California Is The #1 State In The Nation To Close The Digital Divide With Comcast’s Internet Essentials Program
Comcast donates $200,000 and 200 laptops to support digital literacy training efforts in the Bay Area.
Today, Comcast announced California is the top state in the nation to close the digital divide for low-income families. Nearly 115,000 families, or nearly 460,000 Californians, have signed up for home internet through Comcast’s acclaimed Internet Essentials program. Now entering its sixth year, Internet Essentials has connected 750,000 low-income families nationally, benefitting 3 million Americans, to home-based internet service.
The company also announced more than $200,000 in grants for Bay Area community organizations to build computer labs, create digital literacy training classes, and purchase technology equipment. In addition, the company donated 100 laptops to households at the George Davis Senior Center in San Francisco, and 100 laptops to families who attend PLACE @ Prescott Elementary School in Oakland.
In addition, Comcast announced it has partnered with Larry Magid, President and CEO of ConnectSafely.org, a California-based internet safety nonprofit, to release a free Online & Mobile Safety Guide for Seniors. The guide, which is available for download here, addresses the unique needs of seniors who are learning to use the internet for the first time.
"Since Internet Essentials first launched in 2011, we’ve made significant progress in connecting low-income families with children to the internet at home. In the past year, we opened up several new attacks on the digital divide, including pilot programs for low-income senior citizens and community college students," said David L. Cohen, Comcast Corporation Senior Executive Vice President and Chief Diversity Officer. "Additionally, we recently collaborated with the U.S. Department of Housing and Urban Development (HUD) to expand Internet Essentials to HUD-assisted homes. This furthers our reach to senior citizens, as 34 percent of HUD-funded households have someone at least 62 years of age residing with them. We look forward to bringing this essential connection to even more people in California and across the country."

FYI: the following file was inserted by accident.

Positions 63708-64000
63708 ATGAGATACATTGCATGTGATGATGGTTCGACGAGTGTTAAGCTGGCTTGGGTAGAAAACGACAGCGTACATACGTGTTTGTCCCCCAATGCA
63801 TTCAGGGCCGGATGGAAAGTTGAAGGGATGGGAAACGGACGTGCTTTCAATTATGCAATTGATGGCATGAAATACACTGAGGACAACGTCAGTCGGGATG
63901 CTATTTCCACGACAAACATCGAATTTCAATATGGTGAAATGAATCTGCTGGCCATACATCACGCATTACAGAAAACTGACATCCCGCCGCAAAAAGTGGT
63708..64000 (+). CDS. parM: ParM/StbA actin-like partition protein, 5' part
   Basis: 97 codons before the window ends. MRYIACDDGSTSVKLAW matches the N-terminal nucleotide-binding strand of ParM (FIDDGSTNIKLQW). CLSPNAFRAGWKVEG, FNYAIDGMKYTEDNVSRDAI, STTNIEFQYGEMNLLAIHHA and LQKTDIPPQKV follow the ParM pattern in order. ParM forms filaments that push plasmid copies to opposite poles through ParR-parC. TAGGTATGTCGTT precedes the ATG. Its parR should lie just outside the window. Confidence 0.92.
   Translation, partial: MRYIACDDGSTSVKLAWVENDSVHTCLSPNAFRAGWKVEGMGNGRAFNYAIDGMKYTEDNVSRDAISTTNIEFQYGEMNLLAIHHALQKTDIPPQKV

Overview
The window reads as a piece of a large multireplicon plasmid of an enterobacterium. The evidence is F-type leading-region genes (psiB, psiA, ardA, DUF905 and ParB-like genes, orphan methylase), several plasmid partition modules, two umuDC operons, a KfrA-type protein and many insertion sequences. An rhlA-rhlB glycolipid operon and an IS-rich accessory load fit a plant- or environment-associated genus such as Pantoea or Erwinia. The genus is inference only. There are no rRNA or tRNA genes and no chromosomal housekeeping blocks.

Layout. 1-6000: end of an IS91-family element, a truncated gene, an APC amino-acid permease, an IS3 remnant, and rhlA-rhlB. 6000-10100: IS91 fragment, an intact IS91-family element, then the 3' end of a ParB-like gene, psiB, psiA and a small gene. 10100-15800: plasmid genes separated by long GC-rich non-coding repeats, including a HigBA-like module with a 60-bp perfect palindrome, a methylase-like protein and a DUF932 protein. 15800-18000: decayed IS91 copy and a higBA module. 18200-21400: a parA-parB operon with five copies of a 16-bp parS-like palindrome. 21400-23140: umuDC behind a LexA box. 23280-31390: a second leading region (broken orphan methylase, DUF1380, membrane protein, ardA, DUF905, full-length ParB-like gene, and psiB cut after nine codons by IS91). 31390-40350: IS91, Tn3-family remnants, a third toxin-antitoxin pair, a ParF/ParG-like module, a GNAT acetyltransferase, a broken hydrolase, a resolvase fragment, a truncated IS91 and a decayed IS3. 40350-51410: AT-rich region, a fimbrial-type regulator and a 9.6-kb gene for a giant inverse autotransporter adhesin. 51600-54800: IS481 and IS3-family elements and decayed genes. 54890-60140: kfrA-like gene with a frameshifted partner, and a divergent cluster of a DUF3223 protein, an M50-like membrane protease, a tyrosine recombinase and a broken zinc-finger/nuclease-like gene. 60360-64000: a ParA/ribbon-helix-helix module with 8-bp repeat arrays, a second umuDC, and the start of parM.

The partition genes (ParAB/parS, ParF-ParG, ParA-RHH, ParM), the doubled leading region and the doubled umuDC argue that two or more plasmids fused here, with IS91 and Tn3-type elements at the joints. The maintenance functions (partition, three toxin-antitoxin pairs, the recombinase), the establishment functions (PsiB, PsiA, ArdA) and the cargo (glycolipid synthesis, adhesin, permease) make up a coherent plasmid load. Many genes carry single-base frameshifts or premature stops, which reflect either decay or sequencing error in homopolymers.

"According to the Pew Research Center, as of 2014, nearly 60 percent of Americans over 65 years of age were internet users," said Larry Magid, President and CEO of ConnectSafey.org. "However, just as a travel guide is important when planning a trip to a foreign country, seniors need a guide to the online world, as the internet is like a foreign country to many. This is why we are proud to release the free Online & Mobile Safety Guide for Seniors today, thanks to the help of Comcast."
Cohen made these announcements today alongside six-time Olympic Medalist and Internet Essentials Spokesperson Jackie Joyner-Kersee, as part of a multi-city back-to-school tour where the company will announce more than $2 million in grants to community-based organizations that provide vital digital literacy training and internet access.
In San Francisco, the organizations receiving grants include: Self Help for the Elderly, Community Living Campaign, and Community Technology Network, Bayview Senior Services, Chinatown Community Development Center, Mission Housing Development Corporation, and Felton Institute – Family Service Agency of San Francisco.